GRANNY and the GREAT SMOKE-OUT
by Leigh Lundin
If I start at the beginning, I have to tell about my grandmother. She was a pioneer woman, a Quaker homesteader in Iowa, running her own farm long after anyone else would have retired. Even in her latter 70s, she sewed lap robes for the ‘old people’, some fifteen years younger than she.
Granny liked Richard Nixon, at least at the early years. The nation pulled together through the Great Depression and pulled together though World War II, so it was inconceivable that the vice president selected by the great General Dwight Eisenhower could be misguided, let alone misfeasant.
Iowa is blessed with rich, black soil that can grow anything. Corn grows taller, cattle grow fatter, and cheese cultures grow richer in Iowa. By some prehistory oversight, God allowed cannabis sativa to take root, and marijuana flourished in the great state of Iowa. It blossomed along farm fences and proliferated in the pastures and fence rows of grandmother’s farm, a land where happy milk comes from happy cows.
Granny whipped out her scythe, pumped up her weed-whacker, and fired up her bush-hog. She was serious. Within a week, granny built a two-storey haystack of weed that could entertain a Grateful Dead concert for an entire season, including bus trips. But, the question arose, what should she do with it?
By late July, the pile of pernicious pot became a mountain of dry leaves. No one told her not to play with matches and Granny did the obvious; she burned it.
It was a marvelous fire that would be talked about for decades. It flamed up into the heavens and it created a cloud of smoke as dense and thick as the tension in the Watergate hearings.
"Bert, if Nixon says we ought to stay in Viet Nam, then by gum we should stay. We’re fighting communism and no way Russia’s gonna tear down that Berlin Wall. Say, that looks like a cirrocumulus strato-nimbus lenticular cloud formation rolling in."
"Old Miz Lundin, I reckon, burning leaves. Does it late summer, like clockwork. Smells a mite… fragrant, don’t you think? And colorful."
"I love the smell of burning leaves. Anyway, Bert, what business do we have in an undeclared war? Can’t we all get along? Wow, I never noticed before, don’t John Deere’s have a perfection of colors? They match with anything, Farmall, Allis Chalmers. Hey, you got any nachos?"
"Cheese fries. I’m thinking onions."
"Make mine with chili. Hard to tell through all the smoke, but ain’t that your wife coming?"
"Yep. She joined some kind of feminist club and they’re all talking divorces now, looking at their vaginas with mirrors and finding themselves. Ain’t had sex in a month. Them women spend their time marching and burning bras."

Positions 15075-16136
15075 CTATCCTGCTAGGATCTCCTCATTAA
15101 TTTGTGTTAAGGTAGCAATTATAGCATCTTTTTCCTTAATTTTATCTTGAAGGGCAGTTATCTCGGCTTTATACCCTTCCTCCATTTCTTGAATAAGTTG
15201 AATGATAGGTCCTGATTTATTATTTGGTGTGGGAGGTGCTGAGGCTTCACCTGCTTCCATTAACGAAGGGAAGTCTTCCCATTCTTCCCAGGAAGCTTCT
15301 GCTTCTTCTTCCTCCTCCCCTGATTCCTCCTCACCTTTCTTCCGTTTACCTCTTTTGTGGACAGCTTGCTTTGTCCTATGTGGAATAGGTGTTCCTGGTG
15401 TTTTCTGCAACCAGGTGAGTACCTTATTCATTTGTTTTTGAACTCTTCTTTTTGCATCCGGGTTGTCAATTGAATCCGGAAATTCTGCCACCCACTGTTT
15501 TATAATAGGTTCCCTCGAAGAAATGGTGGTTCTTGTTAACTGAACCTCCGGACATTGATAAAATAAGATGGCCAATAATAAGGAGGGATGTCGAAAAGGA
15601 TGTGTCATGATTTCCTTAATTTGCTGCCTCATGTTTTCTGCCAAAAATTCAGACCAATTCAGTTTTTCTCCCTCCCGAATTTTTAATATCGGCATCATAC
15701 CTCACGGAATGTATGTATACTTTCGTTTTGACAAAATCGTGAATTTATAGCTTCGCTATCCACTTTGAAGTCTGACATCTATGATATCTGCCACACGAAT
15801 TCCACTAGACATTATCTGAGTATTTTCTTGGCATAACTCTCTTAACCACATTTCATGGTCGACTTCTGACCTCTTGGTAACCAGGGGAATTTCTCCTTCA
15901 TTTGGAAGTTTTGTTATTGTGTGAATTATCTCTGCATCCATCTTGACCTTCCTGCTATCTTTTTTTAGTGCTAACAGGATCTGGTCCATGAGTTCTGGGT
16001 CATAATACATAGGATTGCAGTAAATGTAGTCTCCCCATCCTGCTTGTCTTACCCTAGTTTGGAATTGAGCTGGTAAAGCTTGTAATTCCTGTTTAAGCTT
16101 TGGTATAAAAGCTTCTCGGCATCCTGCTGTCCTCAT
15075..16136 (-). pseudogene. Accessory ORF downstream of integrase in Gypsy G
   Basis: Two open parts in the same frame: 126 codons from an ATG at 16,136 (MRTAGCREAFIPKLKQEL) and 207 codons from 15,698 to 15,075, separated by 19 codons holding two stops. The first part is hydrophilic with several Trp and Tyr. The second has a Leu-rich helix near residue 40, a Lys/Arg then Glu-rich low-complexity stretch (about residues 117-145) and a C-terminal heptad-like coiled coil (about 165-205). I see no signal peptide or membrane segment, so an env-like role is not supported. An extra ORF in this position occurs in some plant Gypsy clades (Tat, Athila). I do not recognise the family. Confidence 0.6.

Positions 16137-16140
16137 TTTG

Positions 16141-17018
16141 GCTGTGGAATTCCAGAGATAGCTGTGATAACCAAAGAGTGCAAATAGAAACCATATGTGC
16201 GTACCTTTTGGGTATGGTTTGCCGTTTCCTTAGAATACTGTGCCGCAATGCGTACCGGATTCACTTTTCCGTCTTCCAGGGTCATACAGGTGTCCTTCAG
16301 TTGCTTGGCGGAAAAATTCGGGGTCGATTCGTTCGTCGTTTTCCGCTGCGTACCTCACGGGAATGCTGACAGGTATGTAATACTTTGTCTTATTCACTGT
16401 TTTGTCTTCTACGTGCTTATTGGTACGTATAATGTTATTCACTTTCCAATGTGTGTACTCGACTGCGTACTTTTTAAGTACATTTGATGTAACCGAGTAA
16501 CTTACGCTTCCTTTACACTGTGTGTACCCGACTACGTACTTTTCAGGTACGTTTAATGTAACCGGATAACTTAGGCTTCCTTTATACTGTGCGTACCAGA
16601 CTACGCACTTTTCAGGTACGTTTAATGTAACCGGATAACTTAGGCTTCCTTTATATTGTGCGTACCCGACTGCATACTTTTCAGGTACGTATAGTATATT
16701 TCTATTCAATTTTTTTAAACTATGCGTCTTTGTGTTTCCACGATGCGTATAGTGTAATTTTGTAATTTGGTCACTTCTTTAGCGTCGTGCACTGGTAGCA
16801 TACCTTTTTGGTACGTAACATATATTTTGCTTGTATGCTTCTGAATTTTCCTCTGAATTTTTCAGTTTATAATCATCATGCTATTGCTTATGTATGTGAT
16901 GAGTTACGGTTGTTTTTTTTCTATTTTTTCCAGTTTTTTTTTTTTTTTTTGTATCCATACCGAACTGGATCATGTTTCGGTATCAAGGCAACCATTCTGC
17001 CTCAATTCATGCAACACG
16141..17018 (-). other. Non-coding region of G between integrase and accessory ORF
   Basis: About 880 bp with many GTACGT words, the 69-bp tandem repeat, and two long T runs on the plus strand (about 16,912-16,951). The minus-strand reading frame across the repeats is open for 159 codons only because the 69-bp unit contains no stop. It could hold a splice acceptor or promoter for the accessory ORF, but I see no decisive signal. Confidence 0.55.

"She’s looking pretty fine without a bra."
"I was thinking the same thing, but that temper of hers… Hi, Missy, you’re looking a mite less intense."
"I feel so relaxed for the first time in… Gee, boys, those smoky cheese fries… I’ll give you two hundred dollars for a chili cheese fry and a roll in the hay. You, um, you can use the mirror, if you like."
The smoke cloud rolled eastward. Central Illinois experienced a baby boom and the lowest divorce rate in over a century. When Chicago ran out of Fritos, people who never tasted Doritos began to ask for them by name.
In Indianapolis, the state legislature proposed establishing a Fillmore Midwest. Demand for popcorn soared. James Ritchie and Dick Stodghill stopped writing crime and sports stories and entered what became known as their haiku period.
Columbus, Ohio, the center of America’s product testing, featured a statistical spike in which mystery shoppers found they liked everything, especially if it came with cheese sauce. A fellow named Dave Thomas began giggling. "Oh, wow, I’ve got the coolest idea. We can charge extra for cheese on our chili and make a fortune, right? And wow, get this– we can sell these milkshake things and call them ‘frosties’, get it? Chili – Frosty?"
In Pennsylvania, farmers began painting their barns Peter Max paisley. Amish and non-Amish hugged one another and said, "I love you, man, peace."
In Washington, DC, a woman named Woods accidentally erased a recorded conversation:
"Trust me, John, the American people want this Watergate business to go away. Spiro, what’s that smell? It reminds me of… of roofers! I haven’t tried roofers since I was at Duke. What were we talking about? Hey, anybody besides me up for nachos? Wow, you ever notice this office doesn’t have corners? Gordon, I’ve never seen you looking so mellow. Let’s invite Cheech and Chong to the White House! Rose Mary, make a note of that and may I say you’re looking hot, really hot."
So without quite remembering why they’re celebrating or who originated it, a village in Iowa celebrates Zearing Days. The town has truck pulls and tractor pulls and taffy pulls, and some take pulls from a pipe. They consume frightful amounts of genuine Maytag cheese and corn chips, but the legend of Miz Lundin’s bonfire is all but forgotten.
And there’s Bert. Sometimes, his wife smokes something she shouldn’t and gets especially amorous. She looks up at Bert with doe-like eyes and says, "Wanna use the mirror?"